Generate evidence to quantify opportunity and justify access
Amongst the real world data sources in Europe, the French Healthcare database SNDS is the largest and potentially the most comprehensive healthcare data resource, covering ~65 million lives, more than 99% of the French population and about 10% of Europe.
Drawing on decades of experience in real-world studies and renowned expertise in SNDS, we offer solutions for every need: from niche needs identification, justifying access, differentiating value, quantifying an opportunity to demonstrating benefit/risk.
- Quantify Opportunity: Unmet needs, treatment patterns, burden of illness, market sizing
- Justify Access: Cost minimization, cost offsets, cost effectiveness and budget impact analysis
- Measure Performance: Drug utilization studies, relative effectiveness, outcomes performance, PAES
- Ensure Safety: Benefit/risk assessment, risk management, signal detection, PASS
Quantify outcomes with patient and population-based research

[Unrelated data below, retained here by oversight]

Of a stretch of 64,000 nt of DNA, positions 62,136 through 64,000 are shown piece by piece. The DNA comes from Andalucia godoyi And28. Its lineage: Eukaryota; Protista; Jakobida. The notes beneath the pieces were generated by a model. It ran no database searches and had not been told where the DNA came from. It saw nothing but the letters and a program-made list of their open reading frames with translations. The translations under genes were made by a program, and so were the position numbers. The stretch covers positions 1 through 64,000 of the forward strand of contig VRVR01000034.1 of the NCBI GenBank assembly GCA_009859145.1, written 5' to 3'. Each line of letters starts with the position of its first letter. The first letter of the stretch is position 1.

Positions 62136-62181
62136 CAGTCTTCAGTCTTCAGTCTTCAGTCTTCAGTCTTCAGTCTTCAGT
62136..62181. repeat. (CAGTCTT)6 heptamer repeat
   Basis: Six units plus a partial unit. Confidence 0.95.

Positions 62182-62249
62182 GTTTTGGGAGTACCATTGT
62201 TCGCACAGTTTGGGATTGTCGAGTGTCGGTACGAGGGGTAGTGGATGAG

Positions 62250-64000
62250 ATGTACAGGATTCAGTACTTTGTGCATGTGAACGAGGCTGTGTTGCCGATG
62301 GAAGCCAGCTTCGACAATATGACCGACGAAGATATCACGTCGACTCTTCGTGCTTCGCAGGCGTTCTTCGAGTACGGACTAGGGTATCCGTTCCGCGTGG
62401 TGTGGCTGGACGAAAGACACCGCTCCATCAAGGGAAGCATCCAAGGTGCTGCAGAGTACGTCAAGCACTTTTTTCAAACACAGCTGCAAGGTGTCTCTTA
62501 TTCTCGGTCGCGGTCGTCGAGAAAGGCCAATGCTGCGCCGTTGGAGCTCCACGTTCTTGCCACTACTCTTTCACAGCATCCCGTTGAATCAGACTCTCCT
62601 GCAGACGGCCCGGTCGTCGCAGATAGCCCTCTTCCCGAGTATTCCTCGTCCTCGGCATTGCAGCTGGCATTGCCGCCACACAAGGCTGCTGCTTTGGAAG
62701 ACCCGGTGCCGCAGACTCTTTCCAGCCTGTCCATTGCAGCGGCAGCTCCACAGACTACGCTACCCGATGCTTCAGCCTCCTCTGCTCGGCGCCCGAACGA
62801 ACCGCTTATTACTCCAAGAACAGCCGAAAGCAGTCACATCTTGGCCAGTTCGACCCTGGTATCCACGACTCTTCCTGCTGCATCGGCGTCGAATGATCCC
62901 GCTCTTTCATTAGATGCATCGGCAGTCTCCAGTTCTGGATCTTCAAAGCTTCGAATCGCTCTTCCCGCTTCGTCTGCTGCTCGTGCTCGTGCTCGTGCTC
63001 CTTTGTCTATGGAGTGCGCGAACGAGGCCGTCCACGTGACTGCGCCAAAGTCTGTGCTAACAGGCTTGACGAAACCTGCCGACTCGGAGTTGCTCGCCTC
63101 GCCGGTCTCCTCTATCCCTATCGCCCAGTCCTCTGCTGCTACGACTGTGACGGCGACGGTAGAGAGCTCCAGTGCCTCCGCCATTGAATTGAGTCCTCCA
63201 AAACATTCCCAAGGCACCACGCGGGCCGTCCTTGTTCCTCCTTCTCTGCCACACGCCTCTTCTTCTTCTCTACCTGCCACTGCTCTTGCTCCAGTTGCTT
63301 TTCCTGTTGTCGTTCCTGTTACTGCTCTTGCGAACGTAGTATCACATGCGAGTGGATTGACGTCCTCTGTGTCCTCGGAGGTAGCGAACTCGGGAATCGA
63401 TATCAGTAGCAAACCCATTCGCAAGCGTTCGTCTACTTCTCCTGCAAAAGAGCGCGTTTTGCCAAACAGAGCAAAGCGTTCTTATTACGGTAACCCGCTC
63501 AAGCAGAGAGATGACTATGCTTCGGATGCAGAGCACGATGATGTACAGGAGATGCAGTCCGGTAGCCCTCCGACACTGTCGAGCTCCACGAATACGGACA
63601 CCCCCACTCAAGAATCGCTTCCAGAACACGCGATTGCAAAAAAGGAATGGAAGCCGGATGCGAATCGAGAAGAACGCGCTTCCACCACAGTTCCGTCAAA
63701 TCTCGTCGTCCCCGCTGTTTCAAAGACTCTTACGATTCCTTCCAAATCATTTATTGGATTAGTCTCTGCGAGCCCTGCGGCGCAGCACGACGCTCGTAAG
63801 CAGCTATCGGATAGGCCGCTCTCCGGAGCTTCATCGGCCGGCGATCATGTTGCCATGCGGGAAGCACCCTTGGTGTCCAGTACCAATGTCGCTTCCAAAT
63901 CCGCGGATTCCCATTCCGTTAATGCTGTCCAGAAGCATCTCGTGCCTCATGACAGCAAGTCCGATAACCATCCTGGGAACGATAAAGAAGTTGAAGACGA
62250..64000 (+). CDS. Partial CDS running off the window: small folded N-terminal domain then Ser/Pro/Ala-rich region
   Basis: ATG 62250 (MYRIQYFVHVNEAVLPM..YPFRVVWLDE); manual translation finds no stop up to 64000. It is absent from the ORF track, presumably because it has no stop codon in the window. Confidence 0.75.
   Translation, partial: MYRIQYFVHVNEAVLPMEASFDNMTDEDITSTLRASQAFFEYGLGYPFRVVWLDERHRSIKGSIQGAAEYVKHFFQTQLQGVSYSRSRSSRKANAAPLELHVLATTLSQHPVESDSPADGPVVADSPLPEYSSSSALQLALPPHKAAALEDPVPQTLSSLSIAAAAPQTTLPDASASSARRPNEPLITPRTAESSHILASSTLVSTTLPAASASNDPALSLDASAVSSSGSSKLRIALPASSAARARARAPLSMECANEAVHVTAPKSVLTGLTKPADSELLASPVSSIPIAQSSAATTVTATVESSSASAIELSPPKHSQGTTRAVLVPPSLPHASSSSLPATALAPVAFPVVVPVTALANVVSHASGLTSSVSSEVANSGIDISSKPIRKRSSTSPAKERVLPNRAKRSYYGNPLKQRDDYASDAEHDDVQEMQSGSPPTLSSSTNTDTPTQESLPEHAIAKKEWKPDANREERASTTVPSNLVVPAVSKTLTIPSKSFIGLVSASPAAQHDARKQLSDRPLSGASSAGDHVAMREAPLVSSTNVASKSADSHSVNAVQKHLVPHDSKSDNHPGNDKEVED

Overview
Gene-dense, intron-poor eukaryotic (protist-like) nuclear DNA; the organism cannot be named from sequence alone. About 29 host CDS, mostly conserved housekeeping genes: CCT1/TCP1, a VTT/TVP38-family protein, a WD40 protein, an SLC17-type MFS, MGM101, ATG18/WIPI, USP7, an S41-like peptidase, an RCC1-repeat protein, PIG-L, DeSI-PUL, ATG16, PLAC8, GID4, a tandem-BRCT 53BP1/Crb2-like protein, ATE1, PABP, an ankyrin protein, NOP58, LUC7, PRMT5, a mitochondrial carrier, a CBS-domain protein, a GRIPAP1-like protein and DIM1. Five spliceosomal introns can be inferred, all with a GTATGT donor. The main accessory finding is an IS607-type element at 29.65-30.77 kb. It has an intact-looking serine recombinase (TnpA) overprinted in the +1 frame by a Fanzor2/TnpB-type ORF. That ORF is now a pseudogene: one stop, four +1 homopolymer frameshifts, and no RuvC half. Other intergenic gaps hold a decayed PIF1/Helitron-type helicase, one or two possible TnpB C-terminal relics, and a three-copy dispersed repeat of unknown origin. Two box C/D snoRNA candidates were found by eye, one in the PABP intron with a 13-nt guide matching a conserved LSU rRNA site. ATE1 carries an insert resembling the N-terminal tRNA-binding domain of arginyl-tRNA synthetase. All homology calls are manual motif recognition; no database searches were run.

Certara’s research has been instrumental in demonstrating the benefit that products and health technologies provide to patients. Certara offers real world data solutions for every need and SNDS represents a substantial part of it. Our SNDS studies are trusted by leading innovators to identify treatment patterns and patient outcomes, unmet needs among niche patient groups to target drugs, as well as burden of illness and resource utilization in the real world.
Unmatched quality in data and analysis
Certara experts pioneered the use of electronic health care databases (EHCD) and electronic Medical Records (EMR) for conducting pharmaco-epidemiology studies. Our unique services link observational studies to advanced modeling in access data platforms built for bridging-to-real life studies.
Many of the typical challenges associated with conducting research using claims data can be addressed with appropriate study design and analysis using SNDS. The SNDS coverage (almost all people living in France), its universal nature and its size allow to minimize biases, long follow-up time (~10 years) and make it suitable for studying small patient populations, which is helpful when doing research on rare diseases and drug-related adverse events.